Friday, October 24, 2008

Kay Ruane : "Room with a View"

There’s a modest yet captivating exhibition at the Jenkins Johnson Gallery featuring graphite illustrations by Kay Ruane. Titled Room with a View, the works portray female figures within interior spaces observing scenes out of a window.

The images are all quite well rendered. The folds of skin on the bottoms of feet and hints of veins are impressively observed. Shading and dimension are artfully realized.

More engrossing than the technical mastery is Ruane’s use of symbolism and juxtaposition. The figures loom large in the compositions as the first subject we see, yet we are distanced by their hidden faces. Features and emotions are all masked from us by their hair. Yet we can easily see faces of subjects in framed photos elsewhere in the scene.

The women are always depicted in black and white while other “secondary” subjects such as flowers, jewelry and dresses come to life with vibrant colors.

The interior scenes are serene and calm, as are the figures, yet there are catastrophic events happening just outside of the window.

The women look out to the world with a seeming longing to escape to or interact with the outside, yet make no noticeable effort to do so. Hallways and stairs appear on the edges of some of the pieces yet are unutilized and even barred by velvet ropes.

Ruane manages to fill each work with a rich minutiae of symbolic detail that I could stare at and try to decipher for hours.

One detail that was of particular interest to me was the fact that almost all of the women wore wedding bands. Not ornate, glittery, diamond-encrusted rings, but simple, almost featureless bands.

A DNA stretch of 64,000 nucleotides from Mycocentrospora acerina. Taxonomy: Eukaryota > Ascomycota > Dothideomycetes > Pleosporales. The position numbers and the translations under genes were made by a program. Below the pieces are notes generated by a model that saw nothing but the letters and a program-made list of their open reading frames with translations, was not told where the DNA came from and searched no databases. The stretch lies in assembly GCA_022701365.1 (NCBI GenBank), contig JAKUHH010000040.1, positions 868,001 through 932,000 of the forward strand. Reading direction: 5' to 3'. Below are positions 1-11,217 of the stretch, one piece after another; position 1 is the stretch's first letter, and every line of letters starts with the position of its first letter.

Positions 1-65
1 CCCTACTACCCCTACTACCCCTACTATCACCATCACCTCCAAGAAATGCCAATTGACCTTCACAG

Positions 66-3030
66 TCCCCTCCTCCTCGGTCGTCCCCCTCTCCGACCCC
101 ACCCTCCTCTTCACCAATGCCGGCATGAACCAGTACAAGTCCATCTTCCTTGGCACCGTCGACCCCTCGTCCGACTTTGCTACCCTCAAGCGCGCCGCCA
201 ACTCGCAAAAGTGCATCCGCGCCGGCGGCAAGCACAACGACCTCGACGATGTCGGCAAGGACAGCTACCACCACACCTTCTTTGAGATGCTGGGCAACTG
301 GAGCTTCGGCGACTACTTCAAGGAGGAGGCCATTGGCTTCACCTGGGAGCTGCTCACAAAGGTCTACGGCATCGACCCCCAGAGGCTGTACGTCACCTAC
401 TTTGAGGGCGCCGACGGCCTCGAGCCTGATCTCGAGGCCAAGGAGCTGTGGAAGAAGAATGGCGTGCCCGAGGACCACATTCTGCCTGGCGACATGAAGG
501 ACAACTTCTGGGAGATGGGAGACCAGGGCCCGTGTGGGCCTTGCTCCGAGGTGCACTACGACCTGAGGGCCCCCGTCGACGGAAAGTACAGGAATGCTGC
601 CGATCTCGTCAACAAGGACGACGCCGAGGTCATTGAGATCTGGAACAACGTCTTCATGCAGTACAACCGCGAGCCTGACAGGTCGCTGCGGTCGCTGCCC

It was once believed that a vital blood vessel connected the “ring finger” of the left hand to the heart. The circular band or ring was a symbol of bounding one’s life-force, and in weddings meaning the pairing of man and wife together. In Ruane’s work, I personally took the rings to relate less to the ideas of matrimony and more to the theme of being bound by something less tangible. The rings where symbolic of the room within the subject was confined to.

Is this sense of imprisonment voluntary or not? Do the women leave the tranquil yet limited room for the open and treacherous world outside? Does the entrapment affect one’s sense of self, turning one into a faceless object? Are the vibrant flowers and glitzy jewelry trade-offs of the sense of freedom?

Ruane presents the questions and lets the viewer pose their own answers. I like that.

Room with a View
is on display through November 25.

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